After more than a dozen years of sourcing and roasting coffee for some of New York City’s finest restaurants, hotels and caterers, Afficionado Coffee Roasters has opened a retail location all its own, in Manhattan’s Hell’s Kitchen.
The company is simultaneously rolling out an innovative line of canned coffee drinks using coffee beans and fruit (cascara), as well as other coffee plant ingredients such as pergamino (parchment), leaf and blossoms. The company is emphasizing these ingredients as “the five consumable parts of the coffee plant.”
The Afficionado Cafe
The Afficionado cafe is soft-opening this week on the southeast corner of 11th Ave. and West 53rd St. in Hell’s Kitchen, directly across the street from Dewitt Clinton park.
The 1,200-square-foot cafe is designed to transport Manhattanites to faraway locations around the coffee belt with a touch of luxury, while also meticulously showcasing the Afficionado brand.
The shop’s design concept — which Afficionado Coffee Roasters Co-Founder and CEO Adam Bossie described as having modern, “elegant safari” vibe — was led by local firm Studio Galeón.
While Bossie noted that coffee is indeed serious business, particularly at the farm level, the shop is intended to reflect a lighter appreciation for coffee in an environment that is both fun and somewhat cosmopolitan.
Said Bossie, “It’s light sophistication, but we’re talking about coffee here.”
Elements of tropical style combine with modern arrangements for a relaxed and spacious experience, while decorative art throughout the shop come from Bossie’s own world travels.
“Even down to the hand soaps that we’re using in the bathroom, they’re artisanal products from local companies like Malin + Goetz — there’s no missed element in what we’re doing,” said Bossie. “This is more of an ‘experience’ coffee shop than it is, you know, a coffee shop there to generate a ton of money.”
Fresh food items prepared at the shop are similarly designed to reflect world travels, while they may eventually be paired with beer and wine offerings. A cocktail program in the works may emphasize “the five consumable parts of the coffee plant.”
For the soft-opening stretch a La Marzocco Strada holds down the espresso menu behind the bar until a GB5 supplants it in the days to come, while a Fetco system turns out batch brew. For manual brews, Bossie is passionate about promoting a method he thinks has forlorn by the industry: the coffee sock.
“Nobody talks about coffee socks, and when I backpack through South America and Africa, it’s the one thing I would never leave home without,” said Bossie. “Nobody [in the U.S.] uses it, and it brews — if you do it right — amazing coffee, and that’s how all the families that work on the farms brew their coffee. So we’re really going to push this hardcore at the coffee shop.”
Coffees come from the same Afficionado’s New Jersey roastery under the watch of a crew led by Peter Turso on a 1955 90-kilo-capacity Gothot roaster. The roastery is where Afficionado now produces and cans its RTD beverages.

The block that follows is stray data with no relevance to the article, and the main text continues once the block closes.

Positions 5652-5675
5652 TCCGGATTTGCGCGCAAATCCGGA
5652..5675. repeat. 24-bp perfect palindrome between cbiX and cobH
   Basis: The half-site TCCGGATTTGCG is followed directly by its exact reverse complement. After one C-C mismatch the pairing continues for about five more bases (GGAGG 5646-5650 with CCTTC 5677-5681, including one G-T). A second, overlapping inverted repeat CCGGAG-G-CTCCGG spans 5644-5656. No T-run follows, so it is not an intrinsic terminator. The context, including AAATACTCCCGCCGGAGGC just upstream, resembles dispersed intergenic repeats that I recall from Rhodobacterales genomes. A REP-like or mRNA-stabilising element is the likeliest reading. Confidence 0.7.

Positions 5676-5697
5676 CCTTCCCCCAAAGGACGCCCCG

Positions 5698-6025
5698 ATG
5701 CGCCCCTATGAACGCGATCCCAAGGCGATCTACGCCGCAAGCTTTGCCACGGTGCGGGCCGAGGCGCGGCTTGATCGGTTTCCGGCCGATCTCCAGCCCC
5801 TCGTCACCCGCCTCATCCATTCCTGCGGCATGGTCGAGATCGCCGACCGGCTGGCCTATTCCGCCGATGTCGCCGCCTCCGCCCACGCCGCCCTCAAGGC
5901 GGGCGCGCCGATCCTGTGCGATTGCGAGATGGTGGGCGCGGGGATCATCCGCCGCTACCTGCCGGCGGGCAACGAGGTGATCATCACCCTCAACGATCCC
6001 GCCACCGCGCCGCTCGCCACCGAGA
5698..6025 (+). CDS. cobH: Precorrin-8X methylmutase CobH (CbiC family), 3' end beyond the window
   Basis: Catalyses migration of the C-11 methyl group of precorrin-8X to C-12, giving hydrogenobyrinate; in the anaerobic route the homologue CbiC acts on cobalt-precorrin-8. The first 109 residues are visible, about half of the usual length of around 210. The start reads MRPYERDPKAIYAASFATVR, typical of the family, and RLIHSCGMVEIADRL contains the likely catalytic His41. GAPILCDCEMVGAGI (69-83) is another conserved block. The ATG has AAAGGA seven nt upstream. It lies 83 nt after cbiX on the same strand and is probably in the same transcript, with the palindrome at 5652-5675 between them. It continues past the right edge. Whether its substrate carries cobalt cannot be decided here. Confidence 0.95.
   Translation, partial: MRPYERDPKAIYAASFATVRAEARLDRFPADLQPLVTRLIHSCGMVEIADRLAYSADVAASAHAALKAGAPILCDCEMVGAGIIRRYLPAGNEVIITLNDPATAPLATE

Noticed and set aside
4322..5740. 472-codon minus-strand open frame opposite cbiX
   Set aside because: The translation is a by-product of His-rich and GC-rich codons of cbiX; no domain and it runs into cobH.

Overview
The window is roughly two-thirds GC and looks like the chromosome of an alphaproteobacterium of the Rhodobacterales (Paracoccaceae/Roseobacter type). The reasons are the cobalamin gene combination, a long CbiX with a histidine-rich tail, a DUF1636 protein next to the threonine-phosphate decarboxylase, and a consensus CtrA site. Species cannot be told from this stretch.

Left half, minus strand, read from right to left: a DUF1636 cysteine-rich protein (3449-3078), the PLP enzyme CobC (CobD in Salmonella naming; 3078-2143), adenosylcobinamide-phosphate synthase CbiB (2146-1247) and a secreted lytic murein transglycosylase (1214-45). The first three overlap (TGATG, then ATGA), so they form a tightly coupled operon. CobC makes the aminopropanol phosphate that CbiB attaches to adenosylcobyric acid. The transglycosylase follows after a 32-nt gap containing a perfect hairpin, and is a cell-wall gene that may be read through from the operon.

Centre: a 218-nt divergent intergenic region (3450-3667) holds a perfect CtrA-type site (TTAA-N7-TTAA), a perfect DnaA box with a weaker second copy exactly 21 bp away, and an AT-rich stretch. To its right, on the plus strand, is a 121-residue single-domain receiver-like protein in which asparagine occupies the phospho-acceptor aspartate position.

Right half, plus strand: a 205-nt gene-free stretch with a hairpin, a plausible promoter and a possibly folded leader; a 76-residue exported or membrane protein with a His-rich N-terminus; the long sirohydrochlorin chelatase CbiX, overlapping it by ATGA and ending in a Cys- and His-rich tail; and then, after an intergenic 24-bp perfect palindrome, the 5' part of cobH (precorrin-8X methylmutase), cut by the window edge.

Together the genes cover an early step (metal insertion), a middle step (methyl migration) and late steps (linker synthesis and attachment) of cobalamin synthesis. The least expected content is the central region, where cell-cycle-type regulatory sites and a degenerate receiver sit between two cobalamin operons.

The Five Consumable Cans
Afficionado’s new canned drink line adopts the notion that natural coffee byproducts that might otherwise be wasted can serve as compelling ingredients while also adding revenue sources for producers.
While cascara — the dried layer of coffee cherry fruit surrounding the bean that offers tart, fruity flavors — has received the most attention in the coffee industry, Afficionado is taking the notion further through utilizing the blossoms from coffee plants, pergamino (parchment) and coffee tree leaves.
Raw ingredients are coming through relationships with farms in Peru and Bolivia, according to the company.
The five-drink line includes a straight cold brew involving a 14-hour steep of a single-origin semi-washed Typica coffee grown near Lambayeque, Peru. The sparkling Cascara concoction features a Caturrra cherry dried on raised beds in Caranavi, Bolivia, with dashes of hibiscus, rainier cherry and lime.
The Blossom drink makes use of flowers picked from young Gesha coffee trees, according to Afficionado. The dried, steeped blossoms combine with elderflower, chamomile and other ingredients in the finished beverage.
The Ginger Husk beverage utilizes the thin layer of parchment shed by coffee beans during processing. The material is combined in the finished product with ginger and panela sugar.
A forthcoming Coffee Leaf drink features material from routine post-harvest pruning. Afficionado mixes its leaf brew with mint and watermelon flavors, suggesting it as a chilled beverage.
“We’ve looked at every aspect of how they use these products at the farm,” said Bossie. “We really needed to look and see how these segments of the coffee plant were reincorporated from every perspective. For us to be able to import it and utilize it as a beverage creates another revenue stream for our producers and for our workers… And the coffee leaf, you’re starting to see it come around. In five or six years, coffee leaf drinks are going to be massive. It’s probably going to be way bigger than cascara.”
Howard Bryman is the associate editor of Daily Coffee News by Roast Magazine. He is based in Portland, Oregon.